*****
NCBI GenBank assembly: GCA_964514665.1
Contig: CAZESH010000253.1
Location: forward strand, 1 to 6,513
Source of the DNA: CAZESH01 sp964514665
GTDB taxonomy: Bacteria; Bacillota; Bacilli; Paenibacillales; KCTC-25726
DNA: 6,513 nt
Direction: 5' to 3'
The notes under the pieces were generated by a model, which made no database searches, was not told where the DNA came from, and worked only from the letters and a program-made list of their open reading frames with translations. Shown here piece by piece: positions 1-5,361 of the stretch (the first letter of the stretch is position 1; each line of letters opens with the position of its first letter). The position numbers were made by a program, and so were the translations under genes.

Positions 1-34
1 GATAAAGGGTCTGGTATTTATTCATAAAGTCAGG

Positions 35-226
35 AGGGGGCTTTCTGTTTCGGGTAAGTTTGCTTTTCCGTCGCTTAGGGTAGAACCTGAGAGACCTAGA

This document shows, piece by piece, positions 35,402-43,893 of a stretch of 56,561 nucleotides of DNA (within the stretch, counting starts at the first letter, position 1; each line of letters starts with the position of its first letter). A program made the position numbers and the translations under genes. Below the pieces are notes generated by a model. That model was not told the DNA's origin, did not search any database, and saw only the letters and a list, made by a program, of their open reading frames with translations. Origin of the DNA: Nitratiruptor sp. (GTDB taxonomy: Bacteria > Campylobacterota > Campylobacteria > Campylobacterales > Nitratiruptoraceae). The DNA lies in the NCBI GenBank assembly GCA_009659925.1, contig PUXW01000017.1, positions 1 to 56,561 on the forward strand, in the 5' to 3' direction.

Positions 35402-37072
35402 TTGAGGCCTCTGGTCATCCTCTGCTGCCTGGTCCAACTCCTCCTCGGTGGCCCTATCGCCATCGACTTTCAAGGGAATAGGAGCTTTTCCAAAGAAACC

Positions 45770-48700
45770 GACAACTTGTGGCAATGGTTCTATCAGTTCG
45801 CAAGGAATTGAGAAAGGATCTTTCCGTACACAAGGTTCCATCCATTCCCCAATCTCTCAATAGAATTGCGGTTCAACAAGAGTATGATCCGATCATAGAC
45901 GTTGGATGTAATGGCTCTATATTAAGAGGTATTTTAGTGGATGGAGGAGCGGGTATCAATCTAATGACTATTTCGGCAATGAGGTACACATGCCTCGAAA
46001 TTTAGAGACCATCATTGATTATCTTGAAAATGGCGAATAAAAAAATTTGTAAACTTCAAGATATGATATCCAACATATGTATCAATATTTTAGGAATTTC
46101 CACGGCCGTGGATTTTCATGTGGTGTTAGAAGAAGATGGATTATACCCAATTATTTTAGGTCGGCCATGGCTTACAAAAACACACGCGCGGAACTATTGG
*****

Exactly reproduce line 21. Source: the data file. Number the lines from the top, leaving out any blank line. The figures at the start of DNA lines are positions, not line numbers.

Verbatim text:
46101 CACGGCCGTGGATTTTCATGTGGTGTTAGAAGAAGATGGATTATACCCAATTATTTTAGGTCGGCCATGGCTTACAAAAACACACGCGCGGAACTATTGG